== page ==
Children born of rape in war
Jacob* is 17 years old. He should be enjoying school, hanging out with friends, and thinking about his future, but instead his short life has been marred by struggle.
His mother gave birth to him in the bush in Sudan when she was just 15 years old.
She had been taken captive by the Lord's Resistance Army (LRA, a Ugandan rebel group lead by Joseph Kony) while on her way to school and forced both to fight in the conflict and be the “wife” of another soldier.
“Life in the bush was not easy – she was beaten, given heavy luggage to carry over long distances and often had no food to eat or water to drink. People used to drink urine when there was no water available,” Jacob says.
When he was young, his father used to bring him treats like clothes and biscuits. But things got much harder for Jacob and his mother when his father died.
“When he passed on life started to become difficult for me… I was no longer being protected from danger. Attacks used to happen almost every day.”
Eventually, Jacob and his mother escaped. During an attack on the rebel group, they managed to run away. His mother told him they were going home.
“I didn’t know what ‘home’ looked like but I was eager to see it… We walked for two days and still hadn’t reached home.
“I asked, ‘Where is home?’ and started to cry. My mother kept quiet.”
Eventually they arrived back at his mother’s home town. At first, they were welcomed by the community there, but soon faced the stigma of having been associated with rebels.
“Now people in the community are calling me a rebel child,” Jacob says. “Other children discriminate against me. I am being rejected, but I am just like any other child. What’s wrong with being born in the bush?"
Jacob’s story is sadly not unique. At least 3,000 children - probably many more - were born to girls and women abducted by the LRA, products of Kony's "forced wife system" which aimed to create the next generation of fighters.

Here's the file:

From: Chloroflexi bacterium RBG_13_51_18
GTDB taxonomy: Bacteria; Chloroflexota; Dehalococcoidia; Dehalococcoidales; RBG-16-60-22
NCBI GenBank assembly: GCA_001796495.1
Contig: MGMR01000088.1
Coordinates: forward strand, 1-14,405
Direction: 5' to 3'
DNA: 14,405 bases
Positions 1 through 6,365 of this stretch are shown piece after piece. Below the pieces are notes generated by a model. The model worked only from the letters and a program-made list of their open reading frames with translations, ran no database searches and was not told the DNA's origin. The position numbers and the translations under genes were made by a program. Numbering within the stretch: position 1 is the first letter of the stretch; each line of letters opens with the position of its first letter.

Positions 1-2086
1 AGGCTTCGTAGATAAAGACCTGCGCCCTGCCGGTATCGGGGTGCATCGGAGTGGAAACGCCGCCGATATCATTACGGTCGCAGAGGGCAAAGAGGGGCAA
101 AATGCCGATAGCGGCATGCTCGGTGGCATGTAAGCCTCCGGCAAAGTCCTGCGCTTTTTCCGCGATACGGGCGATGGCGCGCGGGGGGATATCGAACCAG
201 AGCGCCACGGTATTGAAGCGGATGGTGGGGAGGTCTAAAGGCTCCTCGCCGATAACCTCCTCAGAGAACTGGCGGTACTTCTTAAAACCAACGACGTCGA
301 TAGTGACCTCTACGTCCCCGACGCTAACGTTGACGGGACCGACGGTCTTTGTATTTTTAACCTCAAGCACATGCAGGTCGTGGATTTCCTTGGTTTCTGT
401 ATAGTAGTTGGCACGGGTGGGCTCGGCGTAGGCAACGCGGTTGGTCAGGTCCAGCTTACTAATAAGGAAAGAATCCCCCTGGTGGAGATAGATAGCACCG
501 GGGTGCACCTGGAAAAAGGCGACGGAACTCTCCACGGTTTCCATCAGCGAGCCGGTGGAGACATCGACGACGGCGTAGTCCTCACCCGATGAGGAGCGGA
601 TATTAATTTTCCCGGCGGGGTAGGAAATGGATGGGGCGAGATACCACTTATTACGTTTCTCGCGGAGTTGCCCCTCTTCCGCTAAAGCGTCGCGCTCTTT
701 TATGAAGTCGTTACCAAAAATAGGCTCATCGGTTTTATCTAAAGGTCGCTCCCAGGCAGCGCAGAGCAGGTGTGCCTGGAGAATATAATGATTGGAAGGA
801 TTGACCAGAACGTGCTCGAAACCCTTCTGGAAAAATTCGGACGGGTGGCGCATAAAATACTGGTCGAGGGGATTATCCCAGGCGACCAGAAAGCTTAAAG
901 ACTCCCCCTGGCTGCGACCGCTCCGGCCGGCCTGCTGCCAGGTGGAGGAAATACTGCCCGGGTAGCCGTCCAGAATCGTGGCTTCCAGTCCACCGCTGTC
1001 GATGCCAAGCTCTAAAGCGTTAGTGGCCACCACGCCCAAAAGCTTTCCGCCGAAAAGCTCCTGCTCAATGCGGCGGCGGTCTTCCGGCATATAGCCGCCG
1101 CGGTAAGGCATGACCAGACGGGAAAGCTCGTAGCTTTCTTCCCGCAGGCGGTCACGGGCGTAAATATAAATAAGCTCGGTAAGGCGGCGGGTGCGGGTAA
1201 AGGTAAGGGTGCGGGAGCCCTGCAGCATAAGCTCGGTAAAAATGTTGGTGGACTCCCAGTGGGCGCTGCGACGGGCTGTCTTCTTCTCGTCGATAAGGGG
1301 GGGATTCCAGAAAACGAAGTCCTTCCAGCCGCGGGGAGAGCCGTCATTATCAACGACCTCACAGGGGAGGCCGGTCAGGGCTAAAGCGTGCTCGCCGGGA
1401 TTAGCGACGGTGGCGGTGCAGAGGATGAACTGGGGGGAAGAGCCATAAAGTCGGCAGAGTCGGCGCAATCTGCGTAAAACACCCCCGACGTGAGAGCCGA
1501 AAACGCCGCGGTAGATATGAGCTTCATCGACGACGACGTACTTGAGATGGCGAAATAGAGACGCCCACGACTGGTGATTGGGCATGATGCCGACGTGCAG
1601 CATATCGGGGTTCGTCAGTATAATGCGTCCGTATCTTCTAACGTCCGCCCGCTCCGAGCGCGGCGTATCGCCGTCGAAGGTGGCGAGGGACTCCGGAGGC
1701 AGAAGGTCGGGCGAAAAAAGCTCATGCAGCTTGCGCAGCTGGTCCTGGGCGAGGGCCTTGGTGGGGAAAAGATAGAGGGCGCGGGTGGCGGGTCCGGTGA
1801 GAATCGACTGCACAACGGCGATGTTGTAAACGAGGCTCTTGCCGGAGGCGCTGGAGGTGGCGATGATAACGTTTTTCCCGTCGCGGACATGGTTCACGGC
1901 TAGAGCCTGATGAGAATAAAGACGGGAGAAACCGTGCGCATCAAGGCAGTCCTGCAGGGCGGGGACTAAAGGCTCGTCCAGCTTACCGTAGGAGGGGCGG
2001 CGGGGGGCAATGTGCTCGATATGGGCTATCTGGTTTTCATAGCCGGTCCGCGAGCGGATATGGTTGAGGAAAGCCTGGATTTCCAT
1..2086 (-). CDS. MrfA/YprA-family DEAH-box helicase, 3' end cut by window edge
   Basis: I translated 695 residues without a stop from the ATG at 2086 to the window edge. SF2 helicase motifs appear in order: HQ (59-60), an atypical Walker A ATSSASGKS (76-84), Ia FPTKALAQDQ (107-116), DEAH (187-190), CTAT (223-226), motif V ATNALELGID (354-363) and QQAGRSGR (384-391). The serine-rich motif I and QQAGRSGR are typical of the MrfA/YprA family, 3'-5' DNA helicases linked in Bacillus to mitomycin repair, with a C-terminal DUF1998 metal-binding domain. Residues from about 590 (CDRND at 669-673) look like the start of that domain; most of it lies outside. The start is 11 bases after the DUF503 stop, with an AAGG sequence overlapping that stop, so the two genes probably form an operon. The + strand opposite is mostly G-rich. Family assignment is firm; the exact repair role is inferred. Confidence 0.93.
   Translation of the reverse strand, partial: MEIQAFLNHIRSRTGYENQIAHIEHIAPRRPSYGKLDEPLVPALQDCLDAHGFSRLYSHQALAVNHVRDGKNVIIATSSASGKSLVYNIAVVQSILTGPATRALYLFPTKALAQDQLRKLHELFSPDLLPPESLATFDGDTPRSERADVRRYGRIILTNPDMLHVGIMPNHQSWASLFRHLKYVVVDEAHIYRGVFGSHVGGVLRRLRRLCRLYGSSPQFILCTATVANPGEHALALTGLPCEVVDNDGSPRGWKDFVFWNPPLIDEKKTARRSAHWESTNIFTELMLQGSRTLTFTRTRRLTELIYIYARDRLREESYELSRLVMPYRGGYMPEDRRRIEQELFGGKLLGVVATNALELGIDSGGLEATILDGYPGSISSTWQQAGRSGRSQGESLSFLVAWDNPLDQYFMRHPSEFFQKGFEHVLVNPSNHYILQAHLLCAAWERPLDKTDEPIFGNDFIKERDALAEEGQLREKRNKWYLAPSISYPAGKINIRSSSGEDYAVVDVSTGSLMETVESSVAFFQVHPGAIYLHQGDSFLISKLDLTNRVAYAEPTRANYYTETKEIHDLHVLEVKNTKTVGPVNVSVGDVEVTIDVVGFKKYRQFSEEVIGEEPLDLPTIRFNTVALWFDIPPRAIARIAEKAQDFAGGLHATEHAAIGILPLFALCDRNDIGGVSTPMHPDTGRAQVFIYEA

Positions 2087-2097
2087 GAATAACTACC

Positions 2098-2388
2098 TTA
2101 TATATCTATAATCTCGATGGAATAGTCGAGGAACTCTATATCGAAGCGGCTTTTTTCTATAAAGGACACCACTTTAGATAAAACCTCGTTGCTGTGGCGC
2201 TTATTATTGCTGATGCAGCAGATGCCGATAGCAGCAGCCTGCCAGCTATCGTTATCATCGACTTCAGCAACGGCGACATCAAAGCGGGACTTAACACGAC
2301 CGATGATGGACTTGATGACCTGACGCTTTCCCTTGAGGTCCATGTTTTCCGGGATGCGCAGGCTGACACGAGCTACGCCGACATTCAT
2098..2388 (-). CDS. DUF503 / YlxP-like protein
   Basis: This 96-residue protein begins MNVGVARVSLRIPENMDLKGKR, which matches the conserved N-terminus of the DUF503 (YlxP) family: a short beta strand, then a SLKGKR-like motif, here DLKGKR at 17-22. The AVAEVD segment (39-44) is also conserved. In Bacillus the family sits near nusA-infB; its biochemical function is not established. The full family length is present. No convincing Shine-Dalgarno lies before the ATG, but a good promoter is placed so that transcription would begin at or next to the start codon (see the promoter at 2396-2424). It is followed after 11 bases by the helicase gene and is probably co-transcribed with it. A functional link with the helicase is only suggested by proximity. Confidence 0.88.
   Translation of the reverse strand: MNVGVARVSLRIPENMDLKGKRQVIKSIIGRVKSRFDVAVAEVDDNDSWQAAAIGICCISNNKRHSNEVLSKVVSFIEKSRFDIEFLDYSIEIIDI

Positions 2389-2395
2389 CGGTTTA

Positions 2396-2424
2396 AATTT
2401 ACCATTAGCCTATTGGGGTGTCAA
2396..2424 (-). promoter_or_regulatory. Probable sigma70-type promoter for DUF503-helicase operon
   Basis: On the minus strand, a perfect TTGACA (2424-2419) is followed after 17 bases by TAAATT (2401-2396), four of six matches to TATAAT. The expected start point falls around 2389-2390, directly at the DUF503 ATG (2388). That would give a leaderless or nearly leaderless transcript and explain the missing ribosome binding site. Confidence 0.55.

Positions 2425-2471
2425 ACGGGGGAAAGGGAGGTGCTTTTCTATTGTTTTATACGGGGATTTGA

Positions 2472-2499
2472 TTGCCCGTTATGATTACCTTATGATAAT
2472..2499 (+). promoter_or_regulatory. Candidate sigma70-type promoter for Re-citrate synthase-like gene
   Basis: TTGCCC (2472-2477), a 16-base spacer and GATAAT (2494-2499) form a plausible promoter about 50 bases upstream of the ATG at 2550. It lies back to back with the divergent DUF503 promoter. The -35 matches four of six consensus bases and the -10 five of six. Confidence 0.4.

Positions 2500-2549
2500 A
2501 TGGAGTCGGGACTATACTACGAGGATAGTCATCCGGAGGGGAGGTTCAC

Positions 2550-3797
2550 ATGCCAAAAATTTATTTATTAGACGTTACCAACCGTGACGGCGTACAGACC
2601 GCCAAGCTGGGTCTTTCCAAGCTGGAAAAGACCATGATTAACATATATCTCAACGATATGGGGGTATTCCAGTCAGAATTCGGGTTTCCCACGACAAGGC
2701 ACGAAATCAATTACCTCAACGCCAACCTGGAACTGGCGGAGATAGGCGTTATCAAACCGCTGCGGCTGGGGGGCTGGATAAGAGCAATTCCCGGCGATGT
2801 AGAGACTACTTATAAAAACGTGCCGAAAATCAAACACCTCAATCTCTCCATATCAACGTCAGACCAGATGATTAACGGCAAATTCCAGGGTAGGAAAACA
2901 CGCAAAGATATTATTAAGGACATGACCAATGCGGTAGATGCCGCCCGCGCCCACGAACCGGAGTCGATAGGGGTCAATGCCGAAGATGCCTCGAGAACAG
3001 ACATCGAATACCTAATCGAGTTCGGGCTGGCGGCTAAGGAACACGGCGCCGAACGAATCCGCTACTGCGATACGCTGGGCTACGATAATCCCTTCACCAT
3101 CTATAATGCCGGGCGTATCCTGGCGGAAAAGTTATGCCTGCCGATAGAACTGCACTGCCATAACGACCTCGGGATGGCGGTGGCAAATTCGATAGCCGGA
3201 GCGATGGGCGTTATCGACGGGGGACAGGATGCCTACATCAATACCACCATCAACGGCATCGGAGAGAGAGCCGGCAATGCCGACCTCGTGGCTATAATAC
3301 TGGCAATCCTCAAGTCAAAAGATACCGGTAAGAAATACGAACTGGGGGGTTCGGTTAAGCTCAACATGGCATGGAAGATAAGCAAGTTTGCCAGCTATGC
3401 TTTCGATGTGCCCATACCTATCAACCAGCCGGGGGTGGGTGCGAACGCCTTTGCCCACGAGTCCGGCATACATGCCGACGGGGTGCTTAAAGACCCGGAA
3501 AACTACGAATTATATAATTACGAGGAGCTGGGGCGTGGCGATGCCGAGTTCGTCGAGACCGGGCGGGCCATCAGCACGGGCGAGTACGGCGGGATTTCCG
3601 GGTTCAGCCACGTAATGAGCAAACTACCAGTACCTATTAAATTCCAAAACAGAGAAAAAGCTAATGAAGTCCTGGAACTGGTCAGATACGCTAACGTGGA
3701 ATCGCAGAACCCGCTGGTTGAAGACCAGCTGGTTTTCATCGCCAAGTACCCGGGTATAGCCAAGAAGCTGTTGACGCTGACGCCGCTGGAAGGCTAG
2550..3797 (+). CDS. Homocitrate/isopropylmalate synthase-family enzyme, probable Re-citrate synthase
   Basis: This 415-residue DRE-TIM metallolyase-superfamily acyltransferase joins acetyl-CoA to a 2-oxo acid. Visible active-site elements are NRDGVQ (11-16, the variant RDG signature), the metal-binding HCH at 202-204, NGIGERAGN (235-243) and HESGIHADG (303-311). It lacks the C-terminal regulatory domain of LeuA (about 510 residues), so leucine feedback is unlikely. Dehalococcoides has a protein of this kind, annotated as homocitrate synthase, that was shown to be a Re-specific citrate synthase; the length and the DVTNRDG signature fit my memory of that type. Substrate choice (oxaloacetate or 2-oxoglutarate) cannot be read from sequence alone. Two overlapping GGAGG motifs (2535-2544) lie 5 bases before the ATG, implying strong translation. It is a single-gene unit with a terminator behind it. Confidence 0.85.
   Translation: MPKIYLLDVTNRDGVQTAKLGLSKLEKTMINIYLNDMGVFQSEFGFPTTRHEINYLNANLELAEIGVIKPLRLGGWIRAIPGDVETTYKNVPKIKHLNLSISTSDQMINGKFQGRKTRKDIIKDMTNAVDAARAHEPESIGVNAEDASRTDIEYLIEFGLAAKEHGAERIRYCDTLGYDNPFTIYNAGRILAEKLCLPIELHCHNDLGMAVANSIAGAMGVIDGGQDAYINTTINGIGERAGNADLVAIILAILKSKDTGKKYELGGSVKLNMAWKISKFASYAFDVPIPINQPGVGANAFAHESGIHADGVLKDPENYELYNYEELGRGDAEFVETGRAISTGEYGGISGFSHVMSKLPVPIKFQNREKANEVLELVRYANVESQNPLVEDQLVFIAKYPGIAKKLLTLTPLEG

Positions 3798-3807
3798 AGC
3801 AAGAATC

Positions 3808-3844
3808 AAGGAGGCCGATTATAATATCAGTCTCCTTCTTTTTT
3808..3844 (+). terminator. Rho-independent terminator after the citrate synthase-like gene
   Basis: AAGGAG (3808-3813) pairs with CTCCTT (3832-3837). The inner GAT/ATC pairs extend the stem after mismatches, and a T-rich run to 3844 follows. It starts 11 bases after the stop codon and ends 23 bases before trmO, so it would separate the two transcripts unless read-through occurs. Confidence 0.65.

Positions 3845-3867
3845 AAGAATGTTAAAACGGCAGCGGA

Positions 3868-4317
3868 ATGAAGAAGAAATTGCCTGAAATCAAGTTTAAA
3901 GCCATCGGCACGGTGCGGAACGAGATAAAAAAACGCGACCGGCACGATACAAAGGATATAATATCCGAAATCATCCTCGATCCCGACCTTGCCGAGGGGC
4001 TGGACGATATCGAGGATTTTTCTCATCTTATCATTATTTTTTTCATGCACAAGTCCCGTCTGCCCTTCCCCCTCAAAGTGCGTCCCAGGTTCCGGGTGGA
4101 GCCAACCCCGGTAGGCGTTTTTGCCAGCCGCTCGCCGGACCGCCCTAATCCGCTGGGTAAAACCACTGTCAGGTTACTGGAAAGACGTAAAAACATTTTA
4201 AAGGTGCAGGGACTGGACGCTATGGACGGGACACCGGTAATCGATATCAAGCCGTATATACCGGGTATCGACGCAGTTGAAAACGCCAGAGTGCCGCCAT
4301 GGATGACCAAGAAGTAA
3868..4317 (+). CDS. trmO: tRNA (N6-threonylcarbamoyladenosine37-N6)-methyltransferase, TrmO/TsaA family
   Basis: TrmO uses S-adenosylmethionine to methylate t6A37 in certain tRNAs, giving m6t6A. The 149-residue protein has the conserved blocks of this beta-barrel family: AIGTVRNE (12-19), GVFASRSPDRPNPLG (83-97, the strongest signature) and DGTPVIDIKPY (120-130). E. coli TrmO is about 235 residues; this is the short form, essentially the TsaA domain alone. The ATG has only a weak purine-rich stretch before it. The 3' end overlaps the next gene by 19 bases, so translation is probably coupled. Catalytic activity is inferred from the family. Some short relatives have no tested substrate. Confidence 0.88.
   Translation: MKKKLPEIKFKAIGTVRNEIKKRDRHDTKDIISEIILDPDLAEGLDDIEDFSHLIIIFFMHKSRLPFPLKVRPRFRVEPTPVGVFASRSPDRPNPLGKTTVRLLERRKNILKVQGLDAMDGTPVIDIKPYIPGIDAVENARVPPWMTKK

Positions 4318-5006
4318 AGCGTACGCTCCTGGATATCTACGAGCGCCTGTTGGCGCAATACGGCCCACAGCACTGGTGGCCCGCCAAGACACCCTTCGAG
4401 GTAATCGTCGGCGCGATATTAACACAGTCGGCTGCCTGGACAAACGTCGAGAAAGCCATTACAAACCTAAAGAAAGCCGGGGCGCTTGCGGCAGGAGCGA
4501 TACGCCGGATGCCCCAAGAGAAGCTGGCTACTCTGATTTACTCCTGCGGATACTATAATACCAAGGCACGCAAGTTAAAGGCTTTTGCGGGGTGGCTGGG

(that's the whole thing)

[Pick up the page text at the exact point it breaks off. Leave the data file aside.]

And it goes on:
These children often face discrimination and even violence.
“People don’t love us as other children born from home,” Samuel* says. Like Jacob, he was born in the bush after his mother was captured and raped by rebels in Uganda aged just 13.
“People should know that we are all human beings,” Samuel adds. “We have blood and also feel pain when treated badly.”
Two years ago, World Vision began a project, funded by the UK Government, to address stigma faced by survivors of sexual violence in conflict and children born of rape in Uganda, the Democratic Republic of Congo and South Sudan.
Working with survivor groups, children and youth groups and faith leaders, we have helped to change attitudes and improve access to support and services.
In all three places, survivors and children born of war are involved in the monitoring and direction of the project – and have expressed increased acceptance in their communities.
Pastors are giving sermons on the topic, leaders of different faiths are marching through the streets to demand acceptance for children born of war, and youth champions are speaking out in schools and challenging the attitudes of their peers.
In Northern Uganda, World Vision partners with Watye Ki Gen (“We Have Hope”), a community-based organisation of women who were abducted by the Lord’s Resistance Army and returned.
They have joined together to demand the rights of their children, and other children born in the LRA. A new project, just beginning, will provide vocational and educational support to these children.
Children have for too long been at the margins of these discussions. On this International Day for the Elimination of Sexual Violence in Conflict, it’s time we gave them a voice.
* Jacob and Samuel's names have been changed to protect their identity. The image used is a file photograph and does not represent either child.
By Erica Hall & Angela Atim